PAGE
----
An analysis of the character of the monster in frankenstein by mary shelley

Frankenstein; or, The Modern Prometheus is a novel by Mary Shelleyoriginally published inwith a reprint without Shelley's involvement and a third edition inthis time with significant edits from the author. It is often considered the Ur-Example of the entire genre of Science Fiction. The novel tells the story of a scientist named Victor Frankenstein who unlocks the secrets to Creating Lifeand uses this knowledge to create an artificial man, larger and stronger than most mortals, by means which he chooses not to describe in his narrative. While he is initially triumphant with his success, a few moments of observing the flailing and moaning patchwork being leaves Victor disgusted by and fearful of his creation.

An analysis of the character of the monster in frankenstein by mary shelley

The creature is someone who is in great pain, most especially because he has been isolated and alienated by human beings. He feels very much alone. This is demonstrated as the creature describes his desperate attempt to connect with the De Lacey family: In Mary Shelley 's Frankensteinone of its major ironies is how the creature is often perceived as a monster, but how Victor rivals the creature for that label.

I am an unfortunate and deserted creature; I look around, and I have no relation or friend upon earth. These amiable people to whom I go have never seen me, and know little of me.

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I am full of fears; for if I fail there, I am an outcast in the world for ever. As the creature takes out his frustration and anger on Victor and his family, Victor also experiences alienation and isolation—family members are lost, and he has a secret that he cannot share: Society might quickly lock him up, calling him insane.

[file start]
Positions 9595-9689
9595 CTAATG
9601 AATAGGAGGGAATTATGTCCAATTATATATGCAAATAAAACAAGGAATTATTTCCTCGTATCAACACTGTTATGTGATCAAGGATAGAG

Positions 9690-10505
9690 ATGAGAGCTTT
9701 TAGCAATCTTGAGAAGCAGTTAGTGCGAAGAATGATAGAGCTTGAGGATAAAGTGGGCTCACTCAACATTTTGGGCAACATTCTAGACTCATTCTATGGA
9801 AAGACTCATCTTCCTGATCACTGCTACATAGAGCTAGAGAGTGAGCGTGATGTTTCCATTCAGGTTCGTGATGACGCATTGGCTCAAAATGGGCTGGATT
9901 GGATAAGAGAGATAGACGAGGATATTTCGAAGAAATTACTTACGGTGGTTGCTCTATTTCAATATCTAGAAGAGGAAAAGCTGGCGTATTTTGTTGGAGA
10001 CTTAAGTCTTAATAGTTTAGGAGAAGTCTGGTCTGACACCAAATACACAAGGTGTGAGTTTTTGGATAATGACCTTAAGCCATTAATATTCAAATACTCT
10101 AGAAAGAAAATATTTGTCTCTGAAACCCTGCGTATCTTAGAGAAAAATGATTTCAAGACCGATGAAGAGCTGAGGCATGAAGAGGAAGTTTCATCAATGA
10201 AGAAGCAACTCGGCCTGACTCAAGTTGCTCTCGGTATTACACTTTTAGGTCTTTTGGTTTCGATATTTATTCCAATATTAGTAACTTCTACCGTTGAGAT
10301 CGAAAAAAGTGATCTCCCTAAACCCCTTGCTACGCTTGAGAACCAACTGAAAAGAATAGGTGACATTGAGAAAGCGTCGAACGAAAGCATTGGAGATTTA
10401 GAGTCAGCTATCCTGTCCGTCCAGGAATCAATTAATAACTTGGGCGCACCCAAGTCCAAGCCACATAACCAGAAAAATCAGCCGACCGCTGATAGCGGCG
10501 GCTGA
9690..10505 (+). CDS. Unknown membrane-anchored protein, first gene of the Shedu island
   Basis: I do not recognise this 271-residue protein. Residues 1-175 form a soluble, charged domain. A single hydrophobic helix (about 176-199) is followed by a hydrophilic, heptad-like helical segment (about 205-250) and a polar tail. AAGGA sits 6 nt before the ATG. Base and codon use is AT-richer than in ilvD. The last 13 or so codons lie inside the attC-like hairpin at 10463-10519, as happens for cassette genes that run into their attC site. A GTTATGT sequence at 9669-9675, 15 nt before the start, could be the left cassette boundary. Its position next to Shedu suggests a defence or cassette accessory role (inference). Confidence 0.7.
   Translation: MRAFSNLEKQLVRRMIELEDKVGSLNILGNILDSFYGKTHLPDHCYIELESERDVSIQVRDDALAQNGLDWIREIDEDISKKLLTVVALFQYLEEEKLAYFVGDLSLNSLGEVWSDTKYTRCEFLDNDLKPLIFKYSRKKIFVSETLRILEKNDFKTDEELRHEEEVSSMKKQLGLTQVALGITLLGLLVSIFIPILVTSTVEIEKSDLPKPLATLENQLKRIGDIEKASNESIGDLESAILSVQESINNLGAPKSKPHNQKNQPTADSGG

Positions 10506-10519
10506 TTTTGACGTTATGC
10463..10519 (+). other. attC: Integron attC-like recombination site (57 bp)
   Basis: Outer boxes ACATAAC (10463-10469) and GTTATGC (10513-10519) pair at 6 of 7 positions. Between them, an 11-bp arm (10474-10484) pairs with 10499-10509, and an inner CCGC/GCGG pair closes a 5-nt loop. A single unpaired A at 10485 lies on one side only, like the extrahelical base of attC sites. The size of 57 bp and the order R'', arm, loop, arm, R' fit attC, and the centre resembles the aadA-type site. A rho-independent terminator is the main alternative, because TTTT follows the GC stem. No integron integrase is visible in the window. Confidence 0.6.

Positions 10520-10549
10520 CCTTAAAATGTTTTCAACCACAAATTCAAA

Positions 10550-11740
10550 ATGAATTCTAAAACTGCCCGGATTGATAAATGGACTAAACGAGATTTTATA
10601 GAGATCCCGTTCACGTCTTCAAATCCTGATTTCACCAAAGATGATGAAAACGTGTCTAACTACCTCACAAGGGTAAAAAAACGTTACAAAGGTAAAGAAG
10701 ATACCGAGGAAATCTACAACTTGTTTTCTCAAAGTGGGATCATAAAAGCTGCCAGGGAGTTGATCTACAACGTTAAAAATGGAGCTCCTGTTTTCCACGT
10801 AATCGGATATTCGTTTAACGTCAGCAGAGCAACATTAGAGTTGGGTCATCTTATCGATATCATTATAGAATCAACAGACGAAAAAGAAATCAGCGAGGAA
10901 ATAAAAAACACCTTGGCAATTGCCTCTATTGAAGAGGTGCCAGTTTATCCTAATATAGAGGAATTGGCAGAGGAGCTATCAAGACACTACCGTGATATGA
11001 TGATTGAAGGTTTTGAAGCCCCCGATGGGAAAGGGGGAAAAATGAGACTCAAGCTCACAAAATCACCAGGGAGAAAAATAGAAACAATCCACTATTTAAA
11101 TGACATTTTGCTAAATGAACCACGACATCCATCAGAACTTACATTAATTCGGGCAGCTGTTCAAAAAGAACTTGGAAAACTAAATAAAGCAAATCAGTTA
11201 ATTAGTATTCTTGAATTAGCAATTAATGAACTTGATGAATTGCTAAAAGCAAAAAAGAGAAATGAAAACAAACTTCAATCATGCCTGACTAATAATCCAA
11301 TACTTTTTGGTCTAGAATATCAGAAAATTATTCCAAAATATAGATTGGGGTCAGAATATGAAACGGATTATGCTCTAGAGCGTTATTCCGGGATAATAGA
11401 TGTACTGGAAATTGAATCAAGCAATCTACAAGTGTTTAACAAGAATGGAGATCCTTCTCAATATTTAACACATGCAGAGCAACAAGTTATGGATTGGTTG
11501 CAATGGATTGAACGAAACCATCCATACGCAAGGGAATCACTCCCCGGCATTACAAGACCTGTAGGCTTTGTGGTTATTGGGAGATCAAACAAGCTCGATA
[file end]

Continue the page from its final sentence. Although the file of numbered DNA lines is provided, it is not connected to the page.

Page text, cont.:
Both the monster and Victor "play God. The creature's anger first spills out on William Frankenstein, Victor's brother. The creature kills him to avenge himself against Victor: I do not intend to hurt you; listen to me. My papa is a Syndic—he is M. Frankenstein— he will punish you.

You dare not keep me. First he discovers the secret that should not be in the hands of mankind: After days and nights of incredible labour and fatigue, I succeeded in discovering the cause of generation and life; nay, more, I became myself capable of bestowing animation upon lifeless matter.

Then Victor creates new life in the monster and rather than assuming his responsibilities as a creator, abandons the creature and sets him loose upon mankind.

While at first glance it seems that the creator and the creature are very different, Victor and his monster have more in common than one might first imagine.Throughout Frankenstein by Mary Shelley, knowledge of the existence of a creator has a crippling effect on the creature as he struggles to reconcile his own perception of himself with his maddening desire for divine approval and acceptance.

It is impossible to ignore the author’s place within her text as Shelly, an avowed atheist, makes a comparison of human development through the contrary. Get an answer for 'Is the monster in Mary Shelley's Frankenstein good or evil?' and find homework help for other Frankenstein questions at eNotes.

Below you will find five outstanding thesis statements / paper topics for “Frankenstein” by Mary Shelley that can be used as essay starters. The genre of horror has ancient origins with roots in folklore and religious traditions, focusing on death, the afterlife, evil, the demonic and the principle of the thing embodied in the person.

These were manifested in stories of beings such as witches, vampires, werewolves and ashio-midori.coman horror fiction became established through works by the Ancient Greeks and Ancient Romans.

An analysis of the character of the monster in frankenstein by mary shelley

The monster is Victor Frankenstein’s creation, assembled from old body parts and strange chemicals, animated by a mysterious spark. He enters life eight feet tall and enormously strong but with the mind of a newborn.

How old is Walton at the beginning of the story?

Abandoned by his creator and confused, he tries to integrate himself into society. The genre of horror has ancient origins with roots in folklore and religious traditions, focusing on death, the afterlife, evil, the demonic and the principle of the thing embodied in the person.

These were manifested in stories of beings such as witches, vampires, werewolves and ashio-midori.coman horror fiction became established through works by the Ancient Greeks and Ancient Romans.

An analysis of the character of the monster in frankenstein by mary shelley
SparkNotes: Frankenstein: Chapters 3–5